– The studies challenge the concept of the Anthropocene as a defining moment in history in which humans became a force that shaped nature.
Wildlife releases have a mixed record, and climate change complicates things by Natasha Gilbert [13 Oct 2021]
– Translocation is a conservation technique that returns lost species to their previous habitats or moves then to new, safer areas in a bid to boost their wild populations.
– But research shows that it only works about half the time, with failures often linked to low numbers of individual animals being released, or the presence of invasive predators.
– Climate change is also a factor, rendering former habitats unsuitable for a species’ return, and necessitating finding a new home for the animals.
– But introducing species into areas where they didn’t historically occur can be dangerous too, as it’s difficult to predict whether they will survive, and whether they pose a threat to the native species already living there.
Environmental defenders in Nicaragua denounce government crackdown as elections loom by Maxwell Radwin [13 Oct 2021]
– Indigenous communities in northeastern Nicaragua continue to suffer from violent attacks by land invaders looking to exploit the area for cattle ranching and gold mining.
– Environmental defenders are increasingly struggling to denounce the violence as President Daniel Ortega targets government critics ahead of elections scheduled for November.
– Many advocates of the Mayangna and Miskito communities have received threats from the government or felt pressure to shut down their organizations.
To spot wild-caught birds in pet trade, researchers zoom into isotopic detail by Jansen Baier [13 Oct 2021]
– The researchers’ forensic tool uses stable isotope analysis to identify the carbon and nitrogen values that reflect the differences in the diets of birds raised in captivity and those from the wild.
– For now, the tool requires more testing before being usable as forensic evidence in court, but the researchers are optimistic about its potential use.
– To date, the researchers have only developed the tool for the yellow-crested cockatoo, but it could theoretically be developed for other animals, given enough samples to establish a baseline.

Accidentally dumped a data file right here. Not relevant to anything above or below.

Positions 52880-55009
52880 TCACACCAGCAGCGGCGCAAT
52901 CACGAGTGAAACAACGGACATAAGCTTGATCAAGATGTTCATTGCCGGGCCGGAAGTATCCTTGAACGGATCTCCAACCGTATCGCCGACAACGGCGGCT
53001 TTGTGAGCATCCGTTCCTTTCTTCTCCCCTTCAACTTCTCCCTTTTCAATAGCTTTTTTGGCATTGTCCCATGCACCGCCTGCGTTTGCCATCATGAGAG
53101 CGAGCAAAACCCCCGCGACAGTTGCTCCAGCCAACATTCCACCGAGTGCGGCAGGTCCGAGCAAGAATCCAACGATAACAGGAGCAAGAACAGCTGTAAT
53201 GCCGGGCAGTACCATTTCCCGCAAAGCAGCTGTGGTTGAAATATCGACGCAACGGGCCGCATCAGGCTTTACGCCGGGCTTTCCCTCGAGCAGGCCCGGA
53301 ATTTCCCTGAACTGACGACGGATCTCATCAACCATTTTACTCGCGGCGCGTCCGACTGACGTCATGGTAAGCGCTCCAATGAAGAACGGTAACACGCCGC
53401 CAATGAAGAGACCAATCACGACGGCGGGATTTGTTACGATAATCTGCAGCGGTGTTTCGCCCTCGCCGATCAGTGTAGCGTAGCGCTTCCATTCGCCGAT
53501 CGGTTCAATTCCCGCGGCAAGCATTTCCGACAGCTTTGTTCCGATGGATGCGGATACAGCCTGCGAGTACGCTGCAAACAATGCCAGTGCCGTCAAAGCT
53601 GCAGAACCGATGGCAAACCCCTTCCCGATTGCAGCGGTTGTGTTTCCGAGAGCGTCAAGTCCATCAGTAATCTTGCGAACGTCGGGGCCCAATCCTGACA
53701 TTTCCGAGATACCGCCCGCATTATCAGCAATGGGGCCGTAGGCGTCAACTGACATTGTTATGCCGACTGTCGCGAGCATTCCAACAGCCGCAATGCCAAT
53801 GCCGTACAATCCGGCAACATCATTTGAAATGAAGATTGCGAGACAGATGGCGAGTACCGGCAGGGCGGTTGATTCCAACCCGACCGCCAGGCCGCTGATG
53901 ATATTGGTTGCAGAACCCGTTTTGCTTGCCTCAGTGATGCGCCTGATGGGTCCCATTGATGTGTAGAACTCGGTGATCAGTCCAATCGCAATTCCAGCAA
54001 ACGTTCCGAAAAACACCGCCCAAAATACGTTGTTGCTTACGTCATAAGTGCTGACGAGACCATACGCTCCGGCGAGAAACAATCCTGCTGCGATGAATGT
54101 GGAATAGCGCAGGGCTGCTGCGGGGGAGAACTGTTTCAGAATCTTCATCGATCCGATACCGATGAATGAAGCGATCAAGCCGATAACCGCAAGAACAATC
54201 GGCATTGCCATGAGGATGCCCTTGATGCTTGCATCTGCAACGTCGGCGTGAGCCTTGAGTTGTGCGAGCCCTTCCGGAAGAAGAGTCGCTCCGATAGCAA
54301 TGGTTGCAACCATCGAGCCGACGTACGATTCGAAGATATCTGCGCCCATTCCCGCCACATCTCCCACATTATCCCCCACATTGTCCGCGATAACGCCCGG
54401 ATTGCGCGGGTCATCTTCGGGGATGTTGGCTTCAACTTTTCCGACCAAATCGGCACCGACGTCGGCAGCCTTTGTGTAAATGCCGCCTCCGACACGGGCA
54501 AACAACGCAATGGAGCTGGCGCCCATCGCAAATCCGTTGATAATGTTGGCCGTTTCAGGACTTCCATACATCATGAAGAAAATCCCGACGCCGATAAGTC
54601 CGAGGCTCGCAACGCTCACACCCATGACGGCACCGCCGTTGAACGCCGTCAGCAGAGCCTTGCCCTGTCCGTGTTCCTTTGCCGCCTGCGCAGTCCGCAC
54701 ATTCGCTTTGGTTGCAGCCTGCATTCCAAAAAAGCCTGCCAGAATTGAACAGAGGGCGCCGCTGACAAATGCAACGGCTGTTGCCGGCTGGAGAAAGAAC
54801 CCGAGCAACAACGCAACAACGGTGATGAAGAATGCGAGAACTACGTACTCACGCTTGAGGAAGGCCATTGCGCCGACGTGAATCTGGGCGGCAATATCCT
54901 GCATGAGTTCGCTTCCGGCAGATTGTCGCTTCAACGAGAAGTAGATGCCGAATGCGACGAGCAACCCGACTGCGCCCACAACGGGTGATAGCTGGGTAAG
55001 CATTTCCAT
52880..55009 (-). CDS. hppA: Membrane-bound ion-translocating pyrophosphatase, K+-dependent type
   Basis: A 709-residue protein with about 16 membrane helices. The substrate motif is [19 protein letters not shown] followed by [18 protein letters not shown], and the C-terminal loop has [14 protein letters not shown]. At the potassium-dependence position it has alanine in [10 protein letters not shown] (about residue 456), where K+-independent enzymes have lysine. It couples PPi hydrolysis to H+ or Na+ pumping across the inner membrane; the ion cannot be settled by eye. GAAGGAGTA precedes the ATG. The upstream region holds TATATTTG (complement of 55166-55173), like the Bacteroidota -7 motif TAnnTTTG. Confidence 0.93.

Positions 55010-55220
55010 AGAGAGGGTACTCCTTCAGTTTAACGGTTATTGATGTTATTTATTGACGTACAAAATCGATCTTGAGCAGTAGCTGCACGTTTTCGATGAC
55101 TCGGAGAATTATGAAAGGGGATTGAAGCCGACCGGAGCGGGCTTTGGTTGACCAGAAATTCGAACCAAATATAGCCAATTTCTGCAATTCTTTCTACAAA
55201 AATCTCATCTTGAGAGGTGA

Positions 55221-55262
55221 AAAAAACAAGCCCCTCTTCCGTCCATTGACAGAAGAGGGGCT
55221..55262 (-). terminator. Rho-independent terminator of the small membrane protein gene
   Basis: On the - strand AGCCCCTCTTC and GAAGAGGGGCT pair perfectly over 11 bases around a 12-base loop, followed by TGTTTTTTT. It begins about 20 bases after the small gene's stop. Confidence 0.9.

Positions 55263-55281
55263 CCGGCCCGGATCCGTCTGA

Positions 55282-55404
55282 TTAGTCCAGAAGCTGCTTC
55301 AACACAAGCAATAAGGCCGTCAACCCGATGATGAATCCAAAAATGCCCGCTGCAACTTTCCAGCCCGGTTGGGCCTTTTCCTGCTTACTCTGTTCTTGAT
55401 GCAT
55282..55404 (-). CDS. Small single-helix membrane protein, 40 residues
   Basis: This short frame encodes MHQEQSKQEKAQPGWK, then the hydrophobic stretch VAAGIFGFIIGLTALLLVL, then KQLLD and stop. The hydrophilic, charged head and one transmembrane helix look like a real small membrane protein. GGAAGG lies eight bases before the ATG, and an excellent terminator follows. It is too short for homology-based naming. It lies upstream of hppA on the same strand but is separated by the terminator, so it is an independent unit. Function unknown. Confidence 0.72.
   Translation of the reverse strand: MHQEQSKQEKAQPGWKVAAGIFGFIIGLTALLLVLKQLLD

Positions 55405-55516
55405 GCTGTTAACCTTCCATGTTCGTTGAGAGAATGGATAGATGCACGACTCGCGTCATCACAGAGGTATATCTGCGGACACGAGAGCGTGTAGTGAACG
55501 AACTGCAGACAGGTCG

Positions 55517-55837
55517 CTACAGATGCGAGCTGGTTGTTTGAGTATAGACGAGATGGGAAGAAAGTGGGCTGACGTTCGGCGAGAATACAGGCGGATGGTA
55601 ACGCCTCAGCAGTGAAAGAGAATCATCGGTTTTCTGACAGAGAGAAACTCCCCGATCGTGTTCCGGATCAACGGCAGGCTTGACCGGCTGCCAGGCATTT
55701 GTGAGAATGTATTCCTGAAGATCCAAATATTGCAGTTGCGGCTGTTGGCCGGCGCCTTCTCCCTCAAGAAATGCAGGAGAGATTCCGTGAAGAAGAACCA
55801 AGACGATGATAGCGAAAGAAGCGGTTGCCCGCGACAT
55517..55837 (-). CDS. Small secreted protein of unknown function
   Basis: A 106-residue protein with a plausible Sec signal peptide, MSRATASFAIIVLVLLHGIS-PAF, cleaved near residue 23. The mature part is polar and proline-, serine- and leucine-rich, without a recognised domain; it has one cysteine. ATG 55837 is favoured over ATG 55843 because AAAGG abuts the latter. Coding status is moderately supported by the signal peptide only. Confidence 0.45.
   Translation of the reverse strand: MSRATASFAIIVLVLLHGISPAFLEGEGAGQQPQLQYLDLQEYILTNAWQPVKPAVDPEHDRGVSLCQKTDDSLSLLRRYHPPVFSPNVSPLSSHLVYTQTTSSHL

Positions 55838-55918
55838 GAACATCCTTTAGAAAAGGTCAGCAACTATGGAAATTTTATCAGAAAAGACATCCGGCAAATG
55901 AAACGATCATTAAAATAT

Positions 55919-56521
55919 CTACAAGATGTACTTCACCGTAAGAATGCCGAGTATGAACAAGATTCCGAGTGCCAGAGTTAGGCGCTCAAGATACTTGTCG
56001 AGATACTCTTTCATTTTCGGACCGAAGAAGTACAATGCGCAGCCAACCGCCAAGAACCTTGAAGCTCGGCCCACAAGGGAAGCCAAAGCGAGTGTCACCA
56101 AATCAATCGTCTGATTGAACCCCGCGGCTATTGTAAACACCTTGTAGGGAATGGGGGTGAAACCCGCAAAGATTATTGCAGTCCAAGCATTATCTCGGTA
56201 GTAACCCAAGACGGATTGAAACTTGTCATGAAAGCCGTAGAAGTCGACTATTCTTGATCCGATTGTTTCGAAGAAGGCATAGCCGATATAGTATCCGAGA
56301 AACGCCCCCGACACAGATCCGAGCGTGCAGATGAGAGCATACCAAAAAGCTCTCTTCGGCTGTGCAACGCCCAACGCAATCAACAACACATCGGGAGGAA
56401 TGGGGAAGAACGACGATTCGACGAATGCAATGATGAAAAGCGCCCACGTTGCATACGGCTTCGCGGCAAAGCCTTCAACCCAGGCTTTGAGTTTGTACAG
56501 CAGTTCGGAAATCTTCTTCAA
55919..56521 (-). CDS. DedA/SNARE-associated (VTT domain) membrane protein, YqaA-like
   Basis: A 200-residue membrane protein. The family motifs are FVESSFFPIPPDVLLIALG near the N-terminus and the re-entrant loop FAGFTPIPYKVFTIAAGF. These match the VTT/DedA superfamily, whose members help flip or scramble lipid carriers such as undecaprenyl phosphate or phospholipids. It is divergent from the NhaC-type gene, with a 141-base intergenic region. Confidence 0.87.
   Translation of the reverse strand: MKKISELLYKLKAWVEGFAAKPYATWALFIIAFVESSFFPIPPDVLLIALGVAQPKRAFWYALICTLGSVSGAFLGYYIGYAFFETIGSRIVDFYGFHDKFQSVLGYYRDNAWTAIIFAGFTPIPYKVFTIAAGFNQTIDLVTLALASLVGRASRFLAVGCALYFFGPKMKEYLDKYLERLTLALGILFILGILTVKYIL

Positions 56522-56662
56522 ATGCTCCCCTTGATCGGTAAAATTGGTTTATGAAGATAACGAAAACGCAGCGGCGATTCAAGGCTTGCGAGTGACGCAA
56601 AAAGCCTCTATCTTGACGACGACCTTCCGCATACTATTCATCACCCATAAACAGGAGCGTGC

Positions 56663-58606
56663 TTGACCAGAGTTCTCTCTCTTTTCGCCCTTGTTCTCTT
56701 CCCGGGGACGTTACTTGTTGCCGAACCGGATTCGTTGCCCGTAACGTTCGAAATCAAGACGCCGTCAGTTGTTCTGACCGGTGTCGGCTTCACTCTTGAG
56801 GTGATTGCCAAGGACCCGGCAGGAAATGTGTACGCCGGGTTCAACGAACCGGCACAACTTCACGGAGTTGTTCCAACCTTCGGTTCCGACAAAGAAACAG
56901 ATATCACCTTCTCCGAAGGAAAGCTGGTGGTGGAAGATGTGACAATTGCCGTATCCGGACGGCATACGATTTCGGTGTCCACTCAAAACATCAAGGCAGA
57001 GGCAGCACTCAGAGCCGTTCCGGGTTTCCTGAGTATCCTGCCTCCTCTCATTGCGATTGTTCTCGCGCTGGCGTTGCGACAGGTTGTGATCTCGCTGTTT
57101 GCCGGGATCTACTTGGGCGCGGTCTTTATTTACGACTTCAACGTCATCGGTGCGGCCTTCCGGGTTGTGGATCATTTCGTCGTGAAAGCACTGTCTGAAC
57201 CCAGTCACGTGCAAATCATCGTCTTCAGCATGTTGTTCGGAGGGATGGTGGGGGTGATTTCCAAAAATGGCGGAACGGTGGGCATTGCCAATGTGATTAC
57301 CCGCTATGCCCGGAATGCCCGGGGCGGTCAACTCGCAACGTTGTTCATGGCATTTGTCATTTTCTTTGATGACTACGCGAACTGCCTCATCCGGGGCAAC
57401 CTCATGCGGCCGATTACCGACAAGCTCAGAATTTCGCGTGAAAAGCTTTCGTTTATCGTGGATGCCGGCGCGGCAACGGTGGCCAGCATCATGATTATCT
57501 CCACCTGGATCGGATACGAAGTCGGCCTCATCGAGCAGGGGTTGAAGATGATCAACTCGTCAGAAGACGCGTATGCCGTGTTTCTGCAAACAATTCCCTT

To predict forest loss in protected areas, look at nearby unprotected forest by Sheryl Lee Tian Tong [13 Oct 2021]
– To predict deforestation risk in a protected area, look at the condition of its surrounding forests, according to a new study.
– The study, which analyzed satellite images of protected forests worldwide, found nearby forest loss to be a consistent early warning signal of future deforestation in protected areas.
– Researchers said national park agencies can use their proposed model to predict how vulnerable protected areas in their countries are to deforestation, and prioritize conservation efforts accordingly.
– But even as these agencies work to protect forests, they should take into account the needs of local communities living in the area, the researchers said.
Advocates call for a new human rights-based approach to conservation by Ashoka Mukpo [12 Oct 2021]
– Delegates to COP15 began meeting this week to discuss a draft framework that will guide the world’s response to a worsening biodiversity crisis.
– Advocates say that a new approach to conservation based in human rights and legal recognition of Indigenous and other community land tenure is needed.
– Some have criticized the most recent draft of the world’s biodiversity plan for going easy on industry and failing to include language that would protect vulnerable people from dispossession and abuse.
‘Pristine wilderness’ without human presence is a flawed construct, study says by Latoya Abulu [12 Oct 2021]